ISIS is a powerful terrorist militant group that has seized control of large areas of the Middle East. Infamous for its brutal violence and murderous assaults on civilians, this self-described caliphate has claimed responsibility for hundreds of terrorist attacks around the world, in addition to destroying priceless monuments, ancient temples and other buildings, and works of art from antiquity.
The Making of ISIS
The roots of ISIS trace back to 2004, when the organization known as “al Qaeda in Iraq” formed. Abu Musab al-Zarqawi, who was originally part of Osama bin Laden’s al Qaeda Network, founded this militant group.
The U.S. invasion of Iraq began in 2003, and the aim of al Qaeda in Iraq was to remove Western occupation and replace it with a Sunni Islamist regime.
When Zarqawi was killed during a U.S. airstrike in 2006, Egyptian Abu Ayyub al-Masri became the new leader and renamed the group “ISI,” which stood for “Islamic State of Iraq.” In 2010, Masri died in a US-Iraqi operation, and Abu Bakr al-Baghdadi took power.
When the civil war in Syria started, ISI fought against Syrian forces and gained ground throughout the region. In 2013, the group officially renamed themselves “ISIS,” which stands for “Islamic State of Iraq and Syria,” because they had expanded into Syria.
ISIS and Sharia Law
ISIS rule spread quickly throughout Iraq and Syria. The group focused on creating an Islamic state and implementing sharia law—a strict religious code based on traditional Islamic rules and practices.
In 2014, ISIS took control of Falluja, Mosul and Tikrit in Iraq, and declared itself a caliphate, which is a political and religious territory ruled by a leader known as a caliph.
ISIS fighters attacked a northern town in Iraq that was home to the Yazidis, a minority religious group, in August 2014. They killed hundreds of people, sold women into slavery, forced religious conversions and caused tens of thousands of Yazidis to flee from their homes.
The attack sparked international media coverage and brought attention to the brutal tactics employed by ISIS. Also in 2014, al Qaeda broke ties with ISIS, formally rejecting the group and disavowing their activities.
One Group, Many Names
Throughout its existence, ISIS has been called several names, including:
ISIL: This acronym stands for “Islamic State of Iraq and the Levant.” The Levant is a broad geographical region that includes Syria, Lebanon, Palestine, Israel and Jordan. Some experts believe the ISIL label more accurately describes the objectives of the militant group.
IS: The shortened “IS” simply means “Islamic State.” In 2014, the militant group announced they were officially calling themselves IS because their goals for an Islamic state reached beyond the areas identified in other titles.
Daesh: Many Middle Eastern and European governments have used this Arabic acronym for “al-Dawla al-Islamiya fi al-Iraq wa al-Sham,” which translates to “Islamic State of Iraq and Syria,” to address the group. However, ISIS doesn’t approve of the name, and in 2014, threatened to cut out the tongue of anyone who called them Daesh in public.
Although there’s been debate over which name most accurately describes the militant group, these titles are typically used interchangeably, and they all refer to the same organization.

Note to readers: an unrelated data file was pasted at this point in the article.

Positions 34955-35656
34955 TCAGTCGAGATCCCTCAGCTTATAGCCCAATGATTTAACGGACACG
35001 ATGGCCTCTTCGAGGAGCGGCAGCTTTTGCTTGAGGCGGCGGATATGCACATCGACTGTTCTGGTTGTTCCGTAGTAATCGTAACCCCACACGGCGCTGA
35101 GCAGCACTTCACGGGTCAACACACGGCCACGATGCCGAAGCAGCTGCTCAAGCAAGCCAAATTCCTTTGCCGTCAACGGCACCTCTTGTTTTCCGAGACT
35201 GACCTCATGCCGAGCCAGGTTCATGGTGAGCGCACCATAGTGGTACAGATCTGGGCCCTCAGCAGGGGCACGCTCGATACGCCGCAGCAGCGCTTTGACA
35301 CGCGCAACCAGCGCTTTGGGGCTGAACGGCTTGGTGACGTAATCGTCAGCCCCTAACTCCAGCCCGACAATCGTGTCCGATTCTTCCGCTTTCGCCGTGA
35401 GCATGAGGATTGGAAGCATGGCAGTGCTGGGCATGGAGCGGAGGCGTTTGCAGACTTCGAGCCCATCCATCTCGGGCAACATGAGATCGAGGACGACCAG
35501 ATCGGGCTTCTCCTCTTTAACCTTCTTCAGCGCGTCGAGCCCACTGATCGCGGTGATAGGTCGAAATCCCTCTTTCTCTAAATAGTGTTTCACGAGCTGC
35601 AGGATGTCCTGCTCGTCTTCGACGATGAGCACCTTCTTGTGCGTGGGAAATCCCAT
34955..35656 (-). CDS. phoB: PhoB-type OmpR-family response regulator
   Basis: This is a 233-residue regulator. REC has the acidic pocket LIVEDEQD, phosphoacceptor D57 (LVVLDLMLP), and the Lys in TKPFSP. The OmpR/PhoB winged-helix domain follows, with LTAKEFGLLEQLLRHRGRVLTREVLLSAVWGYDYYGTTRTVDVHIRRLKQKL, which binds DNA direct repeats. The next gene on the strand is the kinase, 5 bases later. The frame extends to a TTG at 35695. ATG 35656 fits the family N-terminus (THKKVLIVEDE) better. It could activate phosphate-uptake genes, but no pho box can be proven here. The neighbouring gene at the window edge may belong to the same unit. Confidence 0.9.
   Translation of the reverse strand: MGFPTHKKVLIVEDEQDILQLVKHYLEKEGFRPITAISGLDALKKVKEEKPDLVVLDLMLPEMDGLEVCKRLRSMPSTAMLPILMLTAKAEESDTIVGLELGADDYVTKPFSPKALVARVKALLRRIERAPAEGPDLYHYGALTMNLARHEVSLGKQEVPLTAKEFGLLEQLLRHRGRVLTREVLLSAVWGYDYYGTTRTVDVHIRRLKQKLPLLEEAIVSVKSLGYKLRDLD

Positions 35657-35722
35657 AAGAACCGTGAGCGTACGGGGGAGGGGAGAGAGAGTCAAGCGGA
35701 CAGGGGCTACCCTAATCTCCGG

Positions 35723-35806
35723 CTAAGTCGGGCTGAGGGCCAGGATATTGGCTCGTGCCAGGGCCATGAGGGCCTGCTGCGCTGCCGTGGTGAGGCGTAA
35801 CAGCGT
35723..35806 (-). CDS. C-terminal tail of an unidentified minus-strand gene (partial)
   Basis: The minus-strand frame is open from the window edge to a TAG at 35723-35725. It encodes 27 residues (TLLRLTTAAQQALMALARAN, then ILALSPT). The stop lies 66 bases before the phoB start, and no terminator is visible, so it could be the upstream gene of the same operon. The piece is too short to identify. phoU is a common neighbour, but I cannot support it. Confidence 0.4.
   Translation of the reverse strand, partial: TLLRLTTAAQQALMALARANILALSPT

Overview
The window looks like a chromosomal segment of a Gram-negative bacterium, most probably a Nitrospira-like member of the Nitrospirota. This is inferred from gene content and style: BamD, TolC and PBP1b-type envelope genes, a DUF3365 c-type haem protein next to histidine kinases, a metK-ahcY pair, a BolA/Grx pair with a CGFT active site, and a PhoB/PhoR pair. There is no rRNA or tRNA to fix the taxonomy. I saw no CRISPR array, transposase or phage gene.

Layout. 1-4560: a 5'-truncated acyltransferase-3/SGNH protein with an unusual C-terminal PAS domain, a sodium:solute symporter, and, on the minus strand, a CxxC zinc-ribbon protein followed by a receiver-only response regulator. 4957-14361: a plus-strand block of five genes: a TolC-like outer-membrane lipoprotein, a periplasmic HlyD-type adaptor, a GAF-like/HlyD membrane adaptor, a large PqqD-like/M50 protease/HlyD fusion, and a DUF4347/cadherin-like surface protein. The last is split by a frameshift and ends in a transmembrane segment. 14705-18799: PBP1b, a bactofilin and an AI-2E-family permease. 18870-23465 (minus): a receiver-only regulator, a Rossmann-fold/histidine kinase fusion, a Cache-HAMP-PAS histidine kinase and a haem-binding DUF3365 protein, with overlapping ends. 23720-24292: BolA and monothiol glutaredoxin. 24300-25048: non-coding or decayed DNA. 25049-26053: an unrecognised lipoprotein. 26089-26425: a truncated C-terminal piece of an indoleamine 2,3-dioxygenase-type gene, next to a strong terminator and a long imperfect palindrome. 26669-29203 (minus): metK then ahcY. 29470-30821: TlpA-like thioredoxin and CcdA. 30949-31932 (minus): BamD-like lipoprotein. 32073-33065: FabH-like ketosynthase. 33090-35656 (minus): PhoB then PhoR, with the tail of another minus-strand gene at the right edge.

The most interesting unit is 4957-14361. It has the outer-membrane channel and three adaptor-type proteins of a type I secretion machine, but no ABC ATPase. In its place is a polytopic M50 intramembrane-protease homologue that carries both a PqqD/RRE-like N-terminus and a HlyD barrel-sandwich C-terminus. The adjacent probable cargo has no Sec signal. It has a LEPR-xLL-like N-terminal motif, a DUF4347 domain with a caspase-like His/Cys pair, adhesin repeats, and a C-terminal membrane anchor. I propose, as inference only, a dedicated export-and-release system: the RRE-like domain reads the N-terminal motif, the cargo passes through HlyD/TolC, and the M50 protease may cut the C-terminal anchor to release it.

ISIS News and Video Brutality
ISIS became recognized around the world for carrying out heinous acts of violence, including public executions, rapes, beheadings and crucifixions. The group has earned an nefarious reputation for videotaping brutal killings and displaying them online.
One of the first widely publicized acts of ISIS violence happened in August 2014, when a few of the group’s militants beheaded U.S. journalist James Foley and posted a video of the bloody execution on YouTube.
About a month later, ISIS released another video that showed the beheading of U.S. journalist Steven Sotloff. A series of gruesome videos showing the beheadings of kidnapped journalists and international aid workers followed for the next several months.
In February 2015, ISIS released footage of Jordanian military pilot Moath al-Kasasbeh being burned alive in a cage. The same month, an ISIS video showed militants beheading 21 Egyptian Christians on a beach in Libya.
Images of a man being thrown off a building in Syria were made public in March 2015. ISIS claimed to have killed the man because he was a homosexual.
Numerous other videos and images documenting brutal executions have been released and attributed to ISIS.
ISIS Terror Acts
ISIS has also claimed responsibility for hundreds of terrorist attacks in the Middle East and around the world. Some of the most well-known attacks on Western soil that were linked to ISIS include:
- November 2015, Paris Attacks: In a series of attacks, bombers and shooters terrorized the streets of Paris, killing 130 people.
- December 2015, San Bernardino Attack: A married couple opened fire at the Inland Regional Center in California and killed 14 people.
- March 2016, Brussels Bombings: Bombings at Brussels Airport in Belgium and a nearby Metro station killed 32 people.
- June 2016, Pulse Nightclub Shooting: A gunman opened fire inside a gay nightclub in Orlando, Fla., and killed 49 people.
- July 2016, Nice Attack: A terrorist driving a truck mowed down a crowd of people in the French Riviera town, killing 86.